Any organization that designs a system (defined more broadly here than just information systems) will inevitably produce a design whose structure is a copy of the organization’s communication structure.”

Melvin Conway, April 1968

I’d risk the statement that a successful migration towards Microservices architecture depends more on the proper organization structure than any other factor. In my recent interview with Kelly Goetsch, we concluded that one of the key factors for changing eCommerce architecture is to have a project sponsor with a budget and vision, and then add the proper team structure. Only those factors combined will let you hit full speed.

We can add that successful architecture stands on three legs: a proper domain model, people, and operating model.

The structure of the people and teams, as well as the operating model, differs from company to company, product to product, and project to project. However, I really liked the observation, made by Sam Newman in his ‘Monolith to microservices’ book, that the best structure is the one which gives the team full ownership. Usually, this ownership means the independent deployability of the services the teams are working on.

“Adding more people will only continue to improve how quickly you can deliver, if the work itself can be partitioned into separate pieces of work with limited interactions between them.”

Sam Newman, Monolith to Microservices – after the “Mythical Man Month”

This means that, in order to achieve performance, the team has to have full competences—developers, design, DevOps—to build and ship new features to production. There is no need to communicate with different structures. Of course, the team needs to fulfill the API service contracts and interfaces. Other than that, they should be able to experiment and ship new features solely on their own.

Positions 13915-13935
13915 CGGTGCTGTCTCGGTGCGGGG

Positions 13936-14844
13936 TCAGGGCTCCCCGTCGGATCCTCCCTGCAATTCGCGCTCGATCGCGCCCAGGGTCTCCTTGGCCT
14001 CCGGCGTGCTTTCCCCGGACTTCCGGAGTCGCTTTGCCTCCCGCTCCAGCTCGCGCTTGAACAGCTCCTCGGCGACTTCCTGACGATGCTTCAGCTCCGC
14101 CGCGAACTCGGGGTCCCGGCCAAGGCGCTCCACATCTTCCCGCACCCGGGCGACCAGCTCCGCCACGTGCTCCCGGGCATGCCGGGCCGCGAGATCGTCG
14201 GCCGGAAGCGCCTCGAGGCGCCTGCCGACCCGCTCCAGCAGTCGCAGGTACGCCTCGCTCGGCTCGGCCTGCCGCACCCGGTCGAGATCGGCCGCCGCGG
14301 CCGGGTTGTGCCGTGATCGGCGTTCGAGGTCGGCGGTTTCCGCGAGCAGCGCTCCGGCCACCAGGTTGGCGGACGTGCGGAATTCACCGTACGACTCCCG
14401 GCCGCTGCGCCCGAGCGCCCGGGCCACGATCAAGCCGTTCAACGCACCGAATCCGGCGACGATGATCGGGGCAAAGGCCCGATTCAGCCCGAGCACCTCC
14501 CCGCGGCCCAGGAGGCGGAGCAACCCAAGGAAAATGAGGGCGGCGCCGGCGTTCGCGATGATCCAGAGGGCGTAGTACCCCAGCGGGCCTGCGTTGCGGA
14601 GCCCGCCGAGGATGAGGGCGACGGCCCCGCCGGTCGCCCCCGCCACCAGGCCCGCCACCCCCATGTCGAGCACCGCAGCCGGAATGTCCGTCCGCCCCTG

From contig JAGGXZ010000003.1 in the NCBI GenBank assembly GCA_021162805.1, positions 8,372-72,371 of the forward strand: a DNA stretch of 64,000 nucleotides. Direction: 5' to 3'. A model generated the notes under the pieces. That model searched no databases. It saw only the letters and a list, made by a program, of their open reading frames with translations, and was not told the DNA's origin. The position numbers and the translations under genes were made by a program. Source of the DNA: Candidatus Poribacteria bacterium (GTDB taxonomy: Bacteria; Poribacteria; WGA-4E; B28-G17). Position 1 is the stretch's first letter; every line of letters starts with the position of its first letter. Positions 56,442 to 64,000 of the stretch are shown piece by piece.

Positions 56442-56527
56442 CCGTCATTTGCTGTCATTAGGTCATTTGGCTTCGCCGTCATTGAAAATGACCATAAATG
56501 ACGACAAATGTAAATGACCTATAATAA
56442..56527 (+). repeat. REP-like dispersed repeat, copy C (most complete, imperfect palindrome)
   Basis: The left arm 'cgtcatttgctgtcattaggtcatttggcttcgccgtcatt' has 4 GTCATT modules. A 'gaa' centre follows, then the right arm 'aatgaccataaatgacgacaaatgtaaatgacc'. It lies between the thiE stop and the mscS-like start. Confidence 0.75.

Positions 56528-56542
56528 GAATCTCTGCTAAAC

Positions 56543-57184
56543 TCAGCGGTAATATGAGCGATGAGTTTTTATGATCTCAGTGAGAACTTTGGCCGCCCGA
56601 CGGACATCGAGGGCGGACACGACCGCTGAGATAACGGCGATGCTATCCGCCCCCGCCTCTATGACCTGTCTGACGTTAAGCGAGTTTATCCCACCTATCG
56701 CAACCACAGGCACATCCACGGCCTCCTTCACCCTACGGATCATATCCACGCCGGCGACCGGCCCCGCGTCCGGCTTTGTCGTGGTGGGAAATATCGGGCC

Sounds like a piece of cake. However, it is easier said than done.

When a company operates on a certain scale, there is no golden rule on how to structure the services, and therefore the teams. No wonder, there is a lot of experimentation. Let me share just two interesting cases of dealing with this problem.

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ASOS Team Structure

ASOS made a distinction between the Enterprise domain in which they usually try to “Buy” the solution on the market and the Digital Domain, where they predominantly “Build”. Building means fulfilling the customer’s needs as the digital domain is very much product- and client-centric.

The ASOS structure is divided into Digital Domains and Platforms. They’ve got 9 Digital Domains, 19 Platforms, and 35 Dev Teams. Domains are the organizational structure for managing the Platform teams. The Platform Teams are maintaining and building the collections of aligned services, being 100% responsible for the full lifecycle of those services.

Each Platform team is led by the Product manager supported by the Platform lead and the team of Product Designers, Architects, and Business Analysts. They’re creating the product vision and designing and maintaining the backlog that is then executed (implemented) by development teams. Development teams at ASOS consist of BAs, Data Analysts, developers, and QA so they can ship the new features solely on their own. [Source: Microservices architecture at ASOS].

If your company isn’t as big as ASOS size—including 19 platforms and 35 DevOps teams—you can still apply some of the lessons. I guess the two most important ones are:

  • Have the product/business link/person within the team working on the particular microservice, as there are a lot of quick decisions to be made on a daily basis. 
  • Make sure development teams include everything required for your business domain to ship new features (usually devs, BA, QA, and UX).
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Piotr Karwatka

Formet CTO of Divante eCommerce Technology Company. Open-source enthusiast and life-long builder. Co-founder of Vue Storefront and Open Loyalty. Now gathering engaged communities around new technologies. | LinkedIn | Twitter

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